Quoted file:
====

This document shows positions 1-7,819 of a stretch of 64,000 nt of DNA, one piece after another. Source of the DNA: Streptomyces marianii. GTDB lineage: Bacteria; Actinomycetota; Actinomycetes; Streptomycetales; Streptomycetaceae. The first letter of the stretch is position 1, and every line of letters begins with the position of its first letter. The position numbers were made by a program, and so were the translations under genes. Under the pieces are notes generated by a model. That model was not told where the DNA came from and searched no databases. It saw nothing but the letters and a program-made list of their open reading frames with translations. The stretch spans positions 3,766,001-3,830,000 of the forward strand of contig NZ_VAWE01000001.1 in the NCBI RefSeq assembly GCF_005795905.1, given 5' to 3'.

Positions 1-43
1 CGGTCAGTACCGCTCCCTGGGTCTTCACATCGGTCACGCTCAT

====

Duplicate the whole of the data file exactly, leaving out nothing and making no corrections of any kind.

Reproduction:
This document shows positions 1-7,819 of a stretch of 64,000 nt of DNA, one piece after another. Source of the DNA: Streptomyces marianii. GTDB lineage: Bacteria; Actinomycetota; Actinomycetes; Streptomycetales; Streptomycetaceae. The first letter of the stretch is position 1, and every line of letters begins with the position of its first letter. The position numbers were made by a program, and so were the translations under genes. Under the pieces are notes generated by a model. That model was not told where the DNA came from and searched no databases. It saw nothing but the letters and a program-made list of their open reading frames with translations. The stretch spans positions 3,766,001-3,830,000 of the forward strand of contig NZ_VAWE01000001.1 in the NCBI RefSeq assembly GCF_005795905.1, given 5' to 3'.

Positions 1-43
1 CGGTCAGTACCGCTCCCTGGGTCTTCACATCGGTCACGCTCAT